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Jurisdiction Holds for Reduced Highway ‘Take’

Deborah Elkins//April 18, 2016

Jurisdiction Holds for Reduced Highway ‘Take’

Deborah Elkins//April 18, 2016

A Dinwiddie County Circuit Court holds that the Highway Commissioner’s amend­ment of a certificate of take to reduce the property taken does not nullify the bona fide offer to purchase as a condition prece­dent for the court’s jurisdiction.

The commissioner moved this court to amend the certificate reducing the fee take by allowing wider traffic entry points from the highway into respondent’s property – a convenience store and gas station at the intersection of Cox Road and Boydton Plan Road – and allowing respondent’s ex­isting digital sign to remain in the utility easement that was originally an exclusive easement. The second part of the request­ed certificate amendment was subject to the approval of the local governing body, Dinwiddie County. The commissioner as­serted that the respondent requested these changes to the highway project plan during negotiations and the commissioner moved for the changes as a concession to respon­dent. Respondent consented to the motion to amend the certificate acknowledging at the hearing that Va. Code § 33.2-1024 and case law allow the amendment. The court grants petitioner’s motion to amend the certificate without objection. By agreement of the parties, the court finds good cause to continue the trial.

The court awards respondent the re­quested $1,000 for surveying costs taxed as costs to petitioner at the conclusion of the proceedings. The commissioner agreed that the amount and payment are within the statutorily authorized fee payable by the commissioner to respondent, but the commissioner objected to the timing of the payment, noting that it must be made at the conclusion of the case.

Respondent objects to the court’s juris­diction when the reduction in property tak­en resulting from the amendment reveals that the original take in the certificate was more than necessary in violation of Article I, Section 11 of the Virginia Constitution as codified in Va. Code § 1-219.1. Respondent contended the amendment consequently changes the amount of property taken and nullifies the prior bona fide offer.

Respondent urges this court to disre­gard longstanding precedent on eminent domain by adopting his reading of Article I, Section 11 of the Virginia Constitution blended with statutory authority found at Va. Code § 20.1-204 requiring a bona fide offer to purchase. Respondent’s rationale is that the reduction in property sought ren­ders the commissioner’s offers to purchase no longer bona fide pursuant to the stat­utory predicate for the petition found at Code § 25.1-204.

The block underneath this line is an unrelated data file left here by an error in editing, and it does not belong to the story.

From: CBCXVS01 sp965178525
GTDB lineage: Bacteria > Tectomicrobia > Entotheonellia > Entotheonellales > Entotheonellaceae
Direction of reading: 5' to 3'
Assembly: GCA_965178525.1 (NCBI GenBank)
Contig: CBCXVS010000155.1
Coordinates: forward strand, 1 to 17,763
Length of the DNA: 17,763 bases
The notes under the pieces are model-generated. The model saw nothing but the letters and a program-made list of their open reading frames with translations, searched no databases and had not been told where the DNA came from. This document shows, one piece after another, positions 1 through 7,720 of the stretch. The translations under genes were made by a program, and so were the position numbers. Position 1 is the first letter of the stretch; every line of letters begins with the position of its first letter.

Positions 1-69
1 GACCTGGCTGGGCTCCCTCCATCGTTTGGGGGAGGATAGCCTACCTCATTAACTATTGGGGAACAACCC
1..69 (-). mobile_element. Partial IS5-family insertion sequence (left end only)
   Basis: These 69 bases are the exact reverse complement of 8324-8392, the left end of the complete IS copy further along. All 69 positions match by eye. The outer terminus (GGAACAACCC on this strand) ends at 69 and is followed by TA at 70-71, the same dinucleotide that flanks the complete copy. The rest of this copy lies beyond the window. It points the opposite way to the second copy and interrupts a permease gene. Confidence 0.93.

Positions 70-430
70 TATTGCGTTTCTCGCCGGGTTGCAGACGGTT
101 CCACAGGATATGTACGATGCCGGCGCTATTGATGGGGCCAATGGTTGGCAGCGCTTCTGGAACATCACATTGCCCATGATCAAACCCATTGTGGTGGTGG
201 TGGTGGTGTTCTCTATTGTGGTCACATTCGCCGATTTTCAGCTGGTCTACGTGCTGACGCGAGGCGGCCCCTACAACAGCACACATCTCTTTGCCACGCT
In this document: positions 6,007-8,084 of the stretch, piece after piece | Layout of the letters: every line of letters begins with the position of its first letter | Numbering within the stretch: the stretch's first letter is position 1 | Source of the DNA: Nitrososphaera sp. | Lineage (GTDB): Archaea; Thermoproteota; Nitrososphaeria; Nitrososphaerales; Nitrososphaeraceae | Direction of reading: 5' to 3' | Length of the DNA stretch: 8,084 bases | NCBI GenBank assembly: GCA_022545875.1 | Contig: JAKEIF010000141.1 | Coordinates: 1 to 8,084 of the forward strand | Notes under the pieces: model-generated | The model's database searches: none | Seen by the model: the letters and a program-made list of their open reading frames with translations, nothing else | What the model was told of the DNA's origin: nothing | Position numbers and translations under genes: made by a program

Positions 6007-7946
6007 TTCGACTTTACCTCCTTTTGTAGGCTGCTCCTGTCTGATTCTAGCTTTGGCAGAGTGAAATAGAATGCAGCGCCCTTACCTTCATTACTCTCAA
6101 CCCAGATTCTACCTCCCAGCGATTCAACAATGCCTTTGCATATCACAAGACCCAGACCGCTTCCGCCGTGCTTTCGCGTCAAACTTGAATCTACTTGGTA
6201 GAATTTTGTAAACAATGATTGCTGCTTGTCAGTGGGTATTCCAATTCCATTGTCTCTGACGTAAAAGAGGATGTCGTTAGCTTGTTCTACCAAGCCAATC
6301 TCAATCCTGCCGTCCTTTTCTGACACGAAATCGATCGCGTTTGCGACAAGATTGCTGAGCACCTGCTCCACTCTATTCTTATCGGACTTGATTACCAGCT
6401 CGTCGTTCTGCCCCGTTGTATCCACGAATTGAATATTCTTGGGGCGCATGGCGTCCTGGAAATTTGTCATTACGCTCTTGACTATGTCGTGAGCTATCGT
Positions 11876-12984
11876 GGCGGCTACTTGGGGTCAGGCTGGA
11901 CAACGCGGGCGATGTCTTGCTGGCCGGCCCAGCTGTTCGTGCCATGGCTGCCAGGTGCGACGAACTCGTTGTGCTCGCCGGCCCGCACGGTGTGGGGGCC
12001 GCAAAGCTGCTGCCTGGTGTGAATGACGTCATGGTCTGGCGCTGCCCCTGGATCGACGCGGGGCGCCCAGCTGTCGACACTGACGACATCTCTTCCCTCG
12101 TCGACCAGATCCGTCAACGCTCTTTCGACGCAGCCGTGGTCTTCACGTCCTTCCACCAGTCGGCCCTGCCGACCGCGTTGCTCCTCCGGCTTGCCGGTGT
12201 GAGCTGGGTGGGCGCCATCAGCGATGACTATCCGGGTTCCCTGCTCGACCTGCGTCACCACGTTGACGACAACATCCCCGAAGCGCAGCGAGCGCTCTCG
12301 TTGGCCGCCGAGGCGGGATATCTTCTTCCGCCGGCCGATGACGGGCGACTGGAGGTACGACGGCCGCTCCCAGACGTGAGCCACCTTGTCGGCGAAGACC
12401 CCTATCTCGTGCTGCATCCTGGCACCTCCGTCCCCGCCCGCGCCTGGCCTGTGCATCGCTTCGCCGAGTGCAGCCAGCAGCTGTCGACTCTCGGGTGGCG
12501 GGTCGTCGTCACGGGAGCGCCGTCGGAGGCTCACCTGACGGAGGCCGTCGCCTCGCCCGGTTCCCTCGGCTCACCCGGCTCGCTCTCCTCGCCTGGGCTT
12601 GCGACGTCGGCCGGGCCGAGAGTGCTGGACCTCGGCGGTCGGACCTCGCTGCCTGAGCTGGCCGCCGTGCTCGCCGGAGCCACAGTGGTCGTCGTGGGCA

Legislative change

The court examined the constitutional provision and finds that it announces a commonly understood fundamental right to private property ownership. This un­derstanding is repeated and the consti­tutional amendment cited in the limita­tions on eminent domain codified in Va. Code § 1-219.1(C); however, subsection D of 1-219.1 provides an exception for high­ways. Also, subsection H of 1-219.1 states nothing herein shall be construed as abro­gating the power of eminent domain dele­gated independently of this section. After voters amended Section 11, the Gener­al Assembly repealed and re-titled the highway condemnation statutes formerly found in Title 33.1-1 through 33.1-476 by enacting Title 33.2 thereby reaffirming delegation of condemnation authority to the highway commissioner as an indepen­dent method of eminent domain. The Gen­eral Assembly did not change § 1-219.1 when enacting Title 33.2 This court must assume the General Assembly, when en­acting laws, acted with full knowledge of the law in the area in which it dealt.

Since respondent does not present a constitutional challenge to the statutory scheme for eminent domain, this court must continue to strictly apply the stat­utes as written and follow controlling precedent interpreting and applying these statutes. Accepting respondent’s ar­gument would ignore the progression and timing of constitutional and legislative changes. The court would have to overlook legislatively enacted processes for dispo­sition or reconveyance of excess property taken by the commissioner detailed in Va. Code §§ 33.2-1005 through 1010 all codi­fied after amendment of Article I, Section 11.

The court denies respondent’s motion to dismiss the petition.

Commissioner of Highways v. Sadler (Teefey) No. CL 14-292, April 6, 2016; Din­widdie County Cir.Ct. VLW 016-8-047, 6 pp.

VLW 016-8-047

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